Acute kidney injury (AKI) is a clinical syndrome characterized by rapid decline in renal function caused by a variety of reasons (1), and its high morbidity and mortality makes it a global health problem (2). Cisplatin is an antitumor drug containing metal platinum and is widely used in the treatment of various solid tumors, such as gastric, non-small cell lung carcinoma. Renal toxicity is one of the most common side effects during cisplatin chemotherapy after a single dose of cisplatin (50–100 mg/m2), and about one-third of patients develop into AKI after cisplatin therapy (3-5). Proximal renal tubular injury is a characteristic pathophysiological mechanism of cisplatin-induced AKI (6). However, there are no effective preventive and therapeutic measures for this type of AKI. Studying the mechanisms of cisplatin-induced AKI is of great significance for renal protection during tumor treatment.
Autophagy is the bulk degradation of cytosolic components, including aged or damaged proteins, other macromolecules, and organelles. Mitochondrial autophagy (mitophagy) is the selective engulfment of depolarized mitochondria, involving identification by PTEN-induced kinase 1 (PINK1) and ubiquitylation of OMM proteins by Parkin (7). The kidneys has high energy demands, and is sensitive to mitochondrial stress. Studies have indicated that autophagy, especially mitophagy, is a critical pathway for removal of damaged mitochondria and cellular repair after cell injury. Studies have shown that regulating mitophagy may be a key method to reducing cisplatin-induced AKI (8).
Berberine (BBR) is a quaternary ammonium isoquinoline alkaloid extract used in traditional Chinese medicine. Studies have found that BBR protects AKI caused by cisplatin by inhibiting oxidative stress and inflammation (9). However, it remains unclear whether BBR could regulate mitophagy. In this study, we aimed to evaluate the protective effects of BBR on cisplatin-induced AKI and the mechanisms on mitophagy of renal tubular epithelial cells (RTECs). We present the following article in accordance with the ARRIVE reporting checklist (available at http://dx.doi.org/10.21037/tau-20-1129).
Agents and materials
Rat RTECs NRK-52E were purchased from Shanghai Zhongqiao Xinzhou Biology, and human RTECs (HKC cells) were donated by the team of Professor Zhou Lili from the National Clinical Research Center for Nephrology. Berberine (McLean, B875003), cisplatin (Sigma-Aldrich, P4394), Dulbecco’s Modified Eagle Medium (DMEM) high-glucose medium (Gibco, NY, USA, C11995500BT), DMEM/F-12 basic medium (Gibco, NY, USA, C11330500BT), fetal bovine serum (FBS) (Gibco, NY, USA, A31608-02), trypsin (Gibco, NY, USA, 25200056), penicillin-streptomycin (Gibco, NY, USA, 15070063), beta actin antibody (Proteintech, IL, USA, 20536-1-AP), anti-PINK1 antibody (Abcam, London, England, ab23707), anti-Parkin antibody (Abcam, London, England, ab77924), rabbit Kidney injury molecule 1 (KIM-1)/TIM-1 antibody (Novus, Colorado, USA, 26762), LC3A/B Rabbit mAb (CST, MA, USA, 12741), SQSTM1/p62 rabbit mAb (Abcam, London, England, ab109012), mitochondrial membrane potential (JC-1) detection kit (Beyotime, Shanghai, China, C2006), active oxygen detection kit (Beyotime, Shanghai, China, S0033), CCK8 kit (Dojindo, Kyushu, Japan, CK04), BCA protein quantification kit (Thermo, MA, USA, A53225), and 0.9% saline (Kelun Pharmaceutical), were also obtained. Culture bottles (dish), centrifuge tubes, culture plates, and other consumables were all purchased from NEST company (Wuxi, China). This study was approved by the Laboratory Animal Ethics Committee of Nanfang Hospital (approval number: NFYY-2019-104).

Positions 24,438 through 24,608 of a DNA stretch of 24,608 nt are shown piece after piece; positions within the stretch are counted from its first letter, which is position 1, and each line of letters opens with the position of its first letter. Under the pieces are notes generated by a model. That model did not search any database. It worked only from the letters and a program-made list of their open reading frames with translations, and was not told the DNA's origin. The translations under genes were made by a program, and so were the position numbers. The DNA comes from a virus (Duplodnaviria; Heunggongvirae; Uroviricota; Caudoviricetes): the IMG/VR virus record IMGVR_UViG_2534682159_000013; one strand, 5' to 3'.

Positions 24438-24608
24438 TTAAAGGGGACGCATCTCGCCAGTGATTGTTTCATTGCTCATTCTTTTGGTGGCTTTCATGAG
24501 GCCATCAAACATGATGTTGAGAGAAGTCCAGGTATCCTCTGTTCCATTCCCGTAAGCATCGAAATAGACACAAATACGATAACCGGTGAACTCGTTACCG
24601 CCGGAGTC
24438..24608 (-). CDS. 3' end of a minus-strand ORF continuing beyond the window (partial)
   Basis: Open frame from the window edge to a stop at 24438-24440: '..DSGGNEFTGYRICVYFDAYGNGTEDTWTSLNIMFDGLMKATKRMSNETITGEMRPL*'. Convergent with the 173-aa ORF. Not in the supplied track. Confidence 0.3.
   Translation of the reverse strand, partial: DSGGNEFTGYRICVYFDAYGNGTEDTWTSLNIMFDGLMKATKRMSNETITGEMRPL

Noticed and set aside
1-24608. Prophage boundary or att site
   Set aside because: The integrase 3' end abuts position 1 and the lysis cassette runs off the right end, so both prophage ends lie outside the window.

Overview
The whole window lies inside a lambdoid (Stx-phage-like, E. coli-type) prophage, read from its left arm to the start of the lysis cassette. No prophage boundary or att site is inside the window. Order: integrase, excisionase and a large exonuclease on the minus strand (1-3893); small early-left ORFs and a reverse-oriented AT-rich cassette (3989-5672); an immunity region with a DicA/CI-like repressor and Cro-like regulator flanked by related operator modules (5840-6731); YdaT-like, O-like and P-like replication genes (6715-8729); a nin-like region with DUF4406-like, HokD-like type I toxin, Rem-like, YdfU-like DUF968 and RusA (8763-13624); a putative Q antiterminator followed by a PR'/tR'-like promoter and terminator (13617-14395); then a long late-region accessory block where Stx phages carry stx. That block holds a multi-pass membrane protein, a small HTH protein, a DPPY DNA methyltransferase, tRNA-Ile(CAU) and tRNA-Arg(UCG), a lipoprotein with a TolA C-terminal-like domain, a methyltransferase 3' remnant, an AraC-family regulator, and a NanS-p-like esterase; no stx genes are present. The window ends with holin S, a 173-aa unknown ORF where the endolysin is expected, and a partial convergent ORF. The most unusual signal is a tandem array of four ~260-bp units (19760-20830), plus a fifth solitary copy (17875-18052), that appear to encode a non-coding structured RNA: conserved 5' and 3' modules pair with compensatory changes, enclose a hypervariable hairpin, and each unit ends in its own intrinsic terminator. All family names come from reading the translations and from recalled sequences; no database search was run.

A total of 32 specific pathogen-free (SPF) grade male C57BL/6J mice, age 6–8 weeks, with a body mass of 21±2 g, were purchased from Speifo (Beijing) Biotechnology Co., Ltd. They were bred in the Laboratory Animal Center of Southern Hospital of Southern Medical University, at a temperature of 25.0±2.0 °C, alternating lighting every 12 hours, and given food and water ad libitum. The operation process of all experimental animals was strictly in accordance with the “Guide to the Care and Use of Experimental Animals” (2016). The mice were fed adaptively for 1 week and were fed a standard diet and water.
A RS-20III cryogenic refrigerated centrifuge was purchased from Japan Tomy Seiko company (Japan); a Beckman AU4802 was purchased from Beckman Coulter (US); an upright optical microscope was purchased from Japan Nikon company (Japan); an embedding machine, freezing table, and tissue spreader were purchased from Wuhan Junjie Electronics Co., Ltd. (China); a protein electrophoresis instrument and protein transfer membrane instrument were purchased from Bio-Rad (USA).